Terry Murray's decision to take Randy Jones out of the lineup and pair Peter Harrold with Jack Johnson worked out well for the Kings in Game 2, and the Kings' coach stuck with the new configuration for Game 3.
That was fine with Johnson.
"I enjoy playing with Peter a lot. He's a quick player. Skating is one of his strengths," Johnson said. "I always enjoy having a partner that skates well, and I think he handles the puck well.
"He's very reliable. I always know where he's going to be and I trust him. In any partnership, trust is the biggest thing. I think we have that."
Harrold, who played 15 minutes, returned the compliment.
"He moves the puck well. Sometimes he can just do it on his own and I get a front-row seat to just watch it," Harrold said. "He's easy to play with. He does all the little things right. He just keeps getting better, so that's good for us."
Adjusting to a new defense partner can often take time. For Harrold and Johnson the switch was easy because they had played together before and because they have the luxury of consulting veterans Sean O'Donnell, Matt Greene and Rob Scuderi.
"A lot of it is just time," Harrold said of getting in sync with someone new. "There's a lot of idiosyncrasies to the game that you can't pick up in a day. A lot of that comes from veterans like O'D and Greener and Scuds telling us here and there what to do, what not to do. He's been soaking it in and it shows."
A Glass debut
You play 111 regular-season games in your NHL career and it goes without saying that it's probably time for a first playoff game.
That time is now for Vancouver left wing Tanner Glass. Well, that time is in about an hour or so.
"I'm excited," Glass said about his upcoming playoff debut, speaking after the Canucks' morning skate at Staples Center on Monday. "It's obviously something you grew up watching, and my brother was just in Vancouver last weekend and we were watching all the games together and it's the best time of the year.
"We've got hockey every night that means something. You play all season, and you want to get a chance to win the Cup and hoist it over your head."
He didn't play in Games 1 and 2 at Vancouver, and Glass could end up bringing what the Canucks need at this stage of the series: "A little more will and more determination, a little more grit maybe," he said. "Those are the things I bring to the game. Hopefully, I can add that."
And an eye on a way to slow down a certain opponent wearing No. 8, the Kings' Drew Doughty.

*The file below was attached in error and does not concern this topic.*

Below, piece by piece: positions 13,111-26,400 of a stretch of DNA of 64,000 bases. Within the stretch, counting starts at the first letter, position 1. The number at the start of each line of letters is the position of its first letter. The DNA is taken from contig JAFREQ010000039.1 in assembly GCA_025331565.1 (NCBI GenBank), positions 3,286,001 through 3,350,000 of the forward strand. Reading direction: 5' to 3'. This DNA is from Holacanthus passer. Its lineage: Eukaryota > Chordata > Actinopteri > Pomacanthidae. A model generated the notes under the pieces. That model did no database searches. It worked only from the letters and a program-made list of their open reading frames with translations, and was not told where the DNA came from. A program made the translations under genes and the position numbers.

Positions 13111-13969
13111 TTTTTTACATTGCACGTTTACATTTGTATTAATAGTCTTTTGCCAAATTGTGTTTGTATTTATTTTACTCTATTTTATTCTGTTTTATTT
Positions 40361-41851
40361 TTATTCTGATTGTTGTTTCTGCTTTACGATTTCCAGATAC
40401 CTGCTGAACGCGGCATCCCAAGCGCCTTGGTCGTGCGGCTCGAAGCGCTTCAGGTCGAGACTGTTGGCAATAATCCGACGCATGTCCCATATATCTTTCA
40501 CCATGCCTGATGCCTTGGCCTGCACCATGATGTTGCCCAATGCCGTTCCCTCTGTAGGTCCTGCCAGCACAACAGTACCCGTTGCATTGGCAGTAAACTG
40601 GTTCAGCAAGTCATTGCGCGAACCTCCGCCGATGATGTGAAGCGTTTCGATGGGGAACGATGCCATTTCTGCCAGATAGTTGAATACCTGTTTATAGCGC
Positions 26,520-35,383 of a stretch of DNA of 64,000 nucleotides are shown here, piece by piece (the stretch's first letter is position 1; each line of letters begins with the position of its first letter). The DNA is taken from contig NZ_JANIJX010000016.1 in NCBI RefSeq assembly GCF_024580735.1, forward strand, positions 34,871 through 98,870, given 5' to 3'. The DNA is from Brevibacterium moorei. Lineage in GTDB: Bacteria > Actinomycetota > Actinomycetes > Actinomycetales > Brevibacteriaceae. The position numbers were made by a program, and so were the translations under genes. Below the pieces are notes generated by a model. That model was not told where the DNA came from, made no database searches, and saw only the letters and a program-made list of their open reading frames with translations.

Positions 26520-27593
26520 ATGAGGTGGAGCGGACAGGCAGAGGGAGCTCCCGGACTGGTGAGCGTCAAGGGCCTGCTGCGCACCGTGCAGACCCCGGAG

"I'll just try to get into it early, get in there and get a couple of bumps. Try to be physical on their good players, on Doughty, maybe slow him down," Glass said. "Late in the game [Saturday], I thought he was carrying the puck in the zone quite a little bit. Looked like he was pretty fresh. So just try to get in and be physical on their defensemen."
It wasn't so long ago that the Kings' Greene was a raw kid participating in his first playoff run — a run that ended in a seven-game loss to Carolina in the 2006 Stanley Cup finals.
Greene split the 2005-06 season between the Edmonton Oilers and their American Hockey League farm team in Iowa and played in 18 of the Oilers' 24 playoff games that spring.
"We just kept winning series," he said. "I was like, ‘This is what you do. This is how every year goes. This is a great time.' "
But every season didn't go like that for him or the Oilers. They haven't made the playoffs since then, and until last week he hadn't gotten another taste of postseason play.
His experience is much different this time, he said, because he's considered a veteran and a leader as one of the Kings' alternate captains.
"When I was with Edmonton, it was whatever happens, happens. You don't know how tough it is to get to the playoffs and how much each game and every shift means," said Greene, who was traded to the Kings with Jarret Stoll for defenseman Lubomir Visnovsky on June 29, 2008.
"It's a lot different role too. In Edmonton I wasn't playing a lot of minutes. I just got thrown out here and there. Now I've got a little bit bigger role and it's a lot more fun, I'll tell you that much, just kind of knowing what's at stake and what's going on out there rather than just getting used to it."
Four years ago the speed of playoff hockey took him by surprise, as did the amount of planning before each game.
"You go into regular-season games, you do power-play and penalty-killing meetings. In the playoffs, you know exactly what's going on with the other team," he said. "Just the preparation that goes into it, the video sessions, the way guys are talking about games, just the mental focus.
"And then you get out there and the speed is amazing and the attention to detail, how any play can change a game. Everything affects the game. It doesn't matter how many minutes you play. It doesn't matter what you are, if you're the sixth defenseman or the 12th forward out there. Every play matters and you just have to make sure you're doing your best out there."